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Five Best Jobs For An Early Retirement

Dreaming of retiring early and getting to enjoy life outside of work? With careful planning and a strategic career choice, you can make early retirement a reality. Let‘s explore five of the top careers for shaving years off the traditional retirement timeline.

Why Retire Early?

Before diving into the job options, let‘s look at why you may want to retire early in the first place:

  • More time for travel and hobbies – By retiring early, you open up years of free time to pursue passions like travel, golf, gardening, and more. No more waiting until 65 or 70!
  • Spend more time with family – Retiring early lets you enjoy additional years with your spouse, parents, and grandchildren while you still have your health.
  • Pursue new ventures – Early retirement provides freedom to explore encore careers, go back to school, or start a business.
  • Reduce stress – For many, the workplace is their prime source of anxiety. Retiring early can dramatically improve mental health.
  • Live life to the fullest – With an extra decade or more of free time, you can truly take advantage of all life has to offer.

Clearly, the benefits of early retirement are substantial. But how can you make it happen? Choosing the right career path is crucial. Here are five great options to consider.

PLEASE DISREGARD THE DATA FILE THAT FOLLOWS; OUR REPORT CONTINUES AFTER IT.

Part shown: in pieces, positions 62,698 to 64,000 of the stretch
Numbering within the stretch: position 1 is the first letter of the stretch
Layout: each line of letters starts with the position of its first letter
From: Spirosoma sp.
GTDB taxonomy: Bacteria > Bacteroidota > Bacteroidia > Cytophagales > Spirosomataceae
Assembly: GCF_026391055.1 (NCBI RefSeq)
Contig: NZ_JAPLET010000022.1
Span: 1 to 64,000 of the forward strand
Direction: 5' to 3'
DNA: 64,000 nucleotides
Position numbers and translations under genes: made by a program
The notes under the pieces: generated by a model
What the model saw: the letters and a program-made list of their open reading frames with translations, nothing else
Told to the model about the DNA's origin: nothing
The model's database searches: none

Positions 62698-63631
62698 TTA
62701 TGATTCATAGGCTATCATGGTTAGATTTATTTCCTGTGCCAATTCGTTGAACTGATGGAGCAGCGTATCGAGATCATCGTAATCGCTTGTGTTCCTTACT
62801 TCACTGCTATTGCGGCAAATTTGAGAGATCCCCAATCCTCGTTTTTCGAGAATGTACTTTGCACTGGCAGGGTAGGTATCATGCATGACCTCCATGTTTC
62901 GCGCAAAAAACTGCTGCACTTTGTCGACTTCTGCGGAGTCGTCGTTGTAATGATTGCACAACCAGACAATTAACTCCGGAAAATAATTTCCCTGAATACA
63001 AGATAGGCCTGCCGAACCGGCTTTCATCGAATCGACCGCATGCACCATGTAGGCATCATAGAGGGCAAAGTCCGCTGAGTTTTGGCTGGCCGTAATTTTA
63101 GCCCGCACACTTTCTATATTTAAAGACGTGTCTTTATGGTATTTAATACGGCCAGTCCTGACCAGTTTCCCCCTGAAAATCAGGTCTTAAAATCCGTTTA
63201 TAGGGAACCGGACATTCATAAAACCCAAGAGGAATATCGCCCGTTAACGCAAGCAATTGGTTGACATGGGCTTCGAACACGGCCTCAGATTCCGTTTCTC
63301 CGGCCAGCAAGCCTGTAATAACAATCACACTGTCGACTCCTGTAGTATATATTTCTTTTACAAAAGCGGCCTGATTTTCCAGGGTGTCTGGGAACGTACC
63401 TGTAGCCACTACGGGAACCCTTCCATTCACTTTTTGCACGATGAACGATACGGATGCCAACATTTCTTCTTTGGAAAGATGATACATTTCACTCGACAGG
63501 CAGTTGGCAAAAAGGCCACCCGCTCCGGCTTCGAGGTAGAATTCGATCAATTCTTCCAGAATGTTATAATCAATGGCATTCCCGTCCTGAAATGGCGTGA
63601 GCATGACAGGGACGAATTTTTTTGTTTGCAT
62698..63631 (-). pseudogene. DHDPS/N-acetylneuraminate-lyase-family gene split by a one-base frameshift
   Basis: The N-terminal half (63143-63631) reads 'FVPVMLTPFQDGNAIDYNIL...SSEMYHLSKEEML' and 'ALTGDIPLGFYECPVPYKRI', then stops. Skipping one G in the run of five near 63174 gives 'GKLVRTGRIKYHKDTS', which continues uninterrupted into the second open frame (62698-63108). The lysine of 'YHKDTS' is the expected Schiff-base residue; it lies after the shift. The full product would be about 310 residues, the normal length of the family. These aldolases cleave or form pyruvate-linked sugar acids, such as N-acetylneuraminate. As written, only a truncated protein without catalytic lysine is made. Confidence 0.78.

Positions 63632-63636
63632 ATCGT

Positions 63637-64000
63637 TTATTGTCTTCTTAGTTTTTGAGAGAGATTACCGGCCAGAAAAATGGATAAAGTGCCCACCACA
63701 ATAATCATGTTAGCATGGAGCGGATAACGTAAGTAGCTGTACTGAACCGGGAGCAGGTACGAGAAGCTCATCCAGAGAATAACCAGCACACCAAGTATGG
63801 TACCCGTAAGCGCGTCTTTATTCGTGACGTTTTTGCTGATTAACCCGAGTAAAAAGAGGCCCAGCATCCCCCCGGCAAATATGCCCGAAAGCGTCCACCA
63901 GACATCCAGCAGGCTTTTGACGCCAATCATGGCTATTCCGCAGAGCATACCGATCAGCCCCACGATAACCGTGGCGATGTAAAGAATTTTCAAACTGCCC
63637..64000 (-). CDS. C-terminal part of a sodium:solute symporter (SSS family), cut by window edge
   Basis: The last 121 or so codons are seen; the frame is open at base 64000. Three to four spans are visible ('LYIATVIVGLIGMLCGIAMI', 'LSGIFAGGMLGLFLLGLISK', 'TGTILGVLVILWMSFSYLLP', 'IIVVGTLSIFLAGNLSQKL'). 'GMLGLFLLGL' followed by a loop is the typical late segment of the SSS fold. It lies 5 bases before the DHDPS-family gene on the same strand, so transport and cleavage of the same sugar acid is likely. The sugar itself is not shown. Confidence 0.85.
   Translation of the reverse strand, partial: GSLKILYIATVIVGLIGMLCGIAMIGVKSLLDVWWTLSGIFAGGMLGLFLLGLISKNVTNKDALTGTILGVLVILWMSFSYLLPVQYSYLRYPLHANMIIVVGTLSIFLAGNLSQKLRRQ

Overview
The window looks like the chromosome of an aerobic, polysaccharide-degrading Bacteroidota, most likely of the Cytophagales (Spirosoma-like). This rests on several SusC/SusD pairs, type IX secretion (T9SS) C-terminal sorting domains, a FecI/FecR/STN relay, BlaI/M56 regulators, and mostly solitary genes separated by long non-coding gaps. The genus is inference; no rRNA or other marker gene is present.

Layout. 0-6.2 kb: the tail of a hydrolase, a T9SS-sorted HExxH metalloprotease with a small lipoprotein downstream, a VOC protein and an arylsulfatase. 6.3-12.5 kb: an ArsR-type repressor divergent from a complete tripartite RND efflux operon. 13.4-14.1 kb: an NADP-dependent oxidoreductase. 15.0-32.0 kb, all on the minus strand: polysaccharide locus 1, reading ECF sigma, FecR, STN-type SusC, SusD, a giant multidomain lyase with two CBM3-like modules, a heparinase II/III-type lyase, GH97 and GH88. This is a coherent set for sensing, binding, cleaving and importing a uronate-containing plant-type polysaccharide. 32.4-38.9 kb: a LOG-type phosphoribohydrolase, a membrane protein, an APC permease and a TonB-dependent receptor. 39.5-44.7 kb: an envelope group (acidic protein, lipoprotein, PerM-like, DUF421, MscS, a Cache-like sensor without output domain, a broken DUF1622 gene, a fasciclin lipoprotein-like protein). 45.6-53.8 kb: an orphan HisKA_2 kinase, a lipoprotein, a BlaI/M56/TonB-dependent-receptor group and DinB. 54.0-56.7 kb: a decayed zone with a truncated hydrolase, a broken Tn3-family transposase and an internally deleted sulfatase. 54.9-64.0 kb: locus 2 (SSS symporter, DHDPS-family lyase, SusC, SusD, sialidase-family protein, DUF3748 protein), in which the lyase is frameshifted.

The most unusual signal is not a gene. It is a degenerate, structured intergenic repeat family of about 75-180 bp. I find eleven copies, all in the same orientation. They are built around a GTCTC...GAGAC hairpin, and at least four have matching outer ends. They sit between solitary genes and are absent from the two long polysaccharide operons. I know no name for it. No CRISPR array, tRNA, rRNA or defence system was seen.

Military Career

After just 20 years of service, members of the Army, Navy, Air Force, Marines, and Coast Guard can retire and immediately begin collecting their pension. This pension typically equals 50% of their base pay at the time of retirement.

For example, an E-7 with 20 years of service makes about $70,000 in base pay. With a 50% pension, they would receive $35,000 per year in retirement. And thanks to annual cost of living adjustments, that retirement pay will keep pace with inflation.

Beyond the base pay, military personnel receive allowances for housing, food, and benefits that can add tens of thousands per year. Promotions and pay raises during one‘s career further boost retirement income potential.

The military also offers numerous opportunities for education and skills training. This helps set up a second, post-military career. While deployment risks are real, a military retirement can provide exceptional benefits if you‘re up for the challenge.

Salary Data for Enlisted Military Personnel
E-7 with 20 Years Experience: $70,000 base pay
E-9 with 30 Years Experience: $100,000 base pay

Firefighter Career

A job as a firefighter may allow retirement as early as age 50 for some. Most departments offer retirement after 20-25 years of service.

Full-time firefighters earn an average salary of approximately $50,000. With overtime, this average jumps to $70,000+. And unlike military retirees, firefighters also typically qualify for Social Security benefits in addition to their pensions.